Pandemic rent arrears update – what you need to know

10th November 2021


The Government has made a move and introduced new laws and a Code of Practice to try and resolve the remaining commercial rent debts accrued because of the pandemic over the last 20 months.

The bad news for commercial property landlords is that tenants are still protected from eviction until 25 March 2022, after the Government introduced legislation last year which it says “provided firms with breathing space and help protect jobs” when certain businesses had to close in full or in part during the pandemic. This, it says, provided time for landlords and tenants to negotiate how to share the cost of commercial rent debts caused by the pandemic.

Now, these negotiations will be underpinned by a new Code of Practice, providing landlords and tenants with a what the Government is calling a “clear process for settling outstanding debts” before the new arbitration process comes into force next March.

The Code sets out that, in the first instance, tenants unable to pay in full should negotiate with their landlord in the expectation that the landlord waives some or all rent arrears where they are able to do so.

From 25 March 2022, new laws introduced in the Commercial Rent (Coronavirus) Bill, which has just been introduced by Parliament, will establish a legally-binding arbitration process for commercial landlords and tenants who have not already reached an agreement, following the principles in the Code of Practice. Subject to Parliamentary passage, this will come into force next year.

The Bill will apply to commercial rent debts related to the mandated closure of certain businesses such as pubs, gyms and restaurants during the pandemic. Debts, says the Government, accrued at other times will not be in scope.

These laws will come into force in England and Wales, and Northern Ireland will have a power in the Bill to introduce similar legislation.

The result of the arbitration process will be a legally-binding agreement the landlord and tenant must adhere to, resolving rent arrears disputes and helping the market return to normal as quickly as possible.

From 10 November 2021 onwards, the Government is also protecting commercial tenants from debt claims, including County Court Judgements (CCJs), High Court Judgements (HCJs) and bankruptcy petitions, issued against them in relation to rent arrears accrued during the pandemic.

Landlords might not agree, but the Government says this measure will provide further protection to businesses which had to close and accumulated debts during the pandemic, while protections from forfeiture for business tenancies are in place under the Coronavirus Act 2020.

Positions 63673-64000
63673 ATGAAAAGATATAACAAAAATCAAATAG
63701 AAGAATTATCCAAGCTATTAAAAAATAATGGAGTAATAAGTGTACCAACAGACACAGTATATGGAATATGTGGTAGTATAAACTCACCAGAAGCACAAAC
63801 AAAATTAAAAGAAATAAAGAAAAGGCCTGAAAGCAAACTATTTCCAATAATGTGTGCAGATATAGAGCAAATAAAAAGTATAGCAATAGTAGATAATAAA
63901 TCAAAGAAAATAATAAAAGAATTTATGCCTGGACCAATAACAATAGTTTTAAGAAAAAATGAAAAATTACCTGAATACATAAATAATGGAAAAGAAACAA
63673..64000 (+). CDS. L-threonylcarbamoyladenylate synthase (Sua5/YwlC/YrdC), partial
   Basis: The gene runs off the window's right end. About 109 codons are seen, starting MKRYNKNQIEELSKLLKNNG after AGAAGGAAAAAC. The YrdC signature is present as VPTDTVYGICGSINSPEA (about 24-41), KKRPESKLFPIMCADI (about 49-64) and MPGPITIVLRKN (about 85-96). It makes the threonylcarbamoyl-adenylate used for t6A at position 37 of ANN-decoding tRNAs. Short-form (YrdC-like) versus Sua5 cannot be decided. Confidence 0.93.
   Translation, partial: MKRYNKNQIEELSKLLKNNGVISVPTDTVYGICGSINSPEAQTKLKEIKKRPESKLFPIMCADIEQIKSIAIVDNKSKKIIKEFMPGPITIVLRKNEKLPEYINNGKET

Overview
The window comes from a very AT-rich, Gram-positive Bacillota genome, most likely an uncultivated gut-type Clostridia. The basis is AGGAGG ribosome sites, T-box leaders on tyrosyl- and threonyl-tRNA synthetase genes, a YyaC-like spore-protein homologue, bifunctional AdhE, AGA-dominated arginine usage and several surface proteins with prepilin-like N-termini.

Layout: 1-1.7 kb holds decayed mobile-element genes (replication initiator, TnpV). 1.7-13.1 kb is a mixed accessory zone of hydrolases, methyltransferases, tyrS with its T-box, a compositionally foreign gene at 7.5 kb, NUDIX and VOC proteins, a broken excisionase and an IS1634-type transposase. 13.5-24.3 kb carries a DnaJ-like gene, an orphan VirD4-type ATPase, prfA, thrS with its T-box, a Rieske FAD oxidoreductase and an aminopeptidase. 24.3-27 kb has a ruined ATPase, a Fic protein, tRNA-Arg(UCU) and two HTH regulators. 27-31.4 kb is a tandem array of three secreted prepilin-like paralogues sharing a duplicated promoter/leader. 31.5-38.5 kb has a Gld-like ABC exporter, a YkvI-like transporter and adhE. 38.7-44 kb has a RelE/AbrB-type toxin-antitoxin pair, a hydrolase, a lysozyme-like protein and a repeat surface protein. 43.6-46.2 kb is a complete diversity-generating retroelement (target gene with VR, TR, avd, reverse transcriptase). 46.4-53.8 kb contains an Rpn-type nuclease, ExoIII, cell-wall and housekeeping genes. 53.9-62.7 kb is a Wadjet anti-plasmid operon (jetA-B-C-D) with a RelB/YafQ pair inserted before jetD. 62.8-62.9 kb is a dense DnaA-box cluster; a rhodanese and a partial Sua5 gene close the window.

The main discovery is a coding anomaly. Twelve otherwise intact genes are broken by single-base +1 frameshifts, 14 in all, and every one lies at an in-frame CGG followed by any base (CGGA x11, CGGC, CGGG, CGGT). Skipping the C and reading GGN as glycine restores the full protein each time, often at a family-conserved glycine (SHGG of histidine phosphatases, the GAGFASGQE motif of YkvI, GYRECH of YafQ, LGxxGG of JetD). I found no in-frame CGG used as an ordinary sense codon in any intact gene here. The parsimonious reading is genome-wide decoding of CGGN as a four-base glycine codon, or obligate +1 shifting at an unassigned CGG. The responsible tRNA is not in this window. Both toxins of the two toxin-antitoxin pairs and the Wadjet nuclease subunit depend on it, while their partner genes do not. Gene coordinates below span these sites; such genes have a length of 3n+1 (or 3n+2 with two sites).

The detail:

The Code of Practice applies across the UK. The legislation will apply to England and Wales, with a delegated power for Northern Ireland. Scotland has adopted an alternative approach to commercial evictions since the start of the pandemic, due to different property legislation and market conditions

The intention is for the new legal arbitration process to come into force from 25 March 2022, subject to Parliamentary passage of the Commercial Rent (Coronavirus) Bill that has been introduced today.

The laws will apply to businesses which were mandated to close, in full or in part, from March 2020 until the date restrictions ended for their sector. Debts accrued at other times will not be in scope.

For those tenancies that fall within scope of the Bill and have failed to reach agreement, either party can apply for arbitration unilaterally, as a backstop after negotiations have failed. Parties are free to continue to negotiate outside of the legal arbitration process once it comes into force. The Code signposts tenants and landlords to forms of alternative dispute resolution, such as mediation, if they wish to pursue this.

The Government says it encourages landlords and tenants to negotiate their own agreement where possible instead of resorting to the arbitration process.

The window to apply for arbitration will be 6 months from the date legislation comes into force, with a maximum time frame to repay of 24 months.

The new Code of Practice replaces the Code of Practice for commercial property relationships originally published on 19 June 2020 and updated in April 2021.

The legal arbitration process will be delivered by private arbitrators in accordance with guidelines set out in the legislation, and they will have to go through an approval process to demonstrate their impartiality and competency to supply dispute resolution services. BEIS will publish a list of approved bodies in due course, and landlords and tenants within scope will be able to apply directly to any approved arbitration body for their dispute resolution if negotiations have failed

Landlords, says the Government, are encouraged to attempt to reach a negotiated agreement with tenants rather than pursue a CCJ. Where a CCJ is issued, this can be considered within the legal arbitration process when this comes into effect.

Confused? Frustrated? We completely understand why. If you need help with these new laws and the road to arbitration, then give us a call today.


To find out more, feel free to contact us, give us a call on 0115 958 8599 or email [email protected].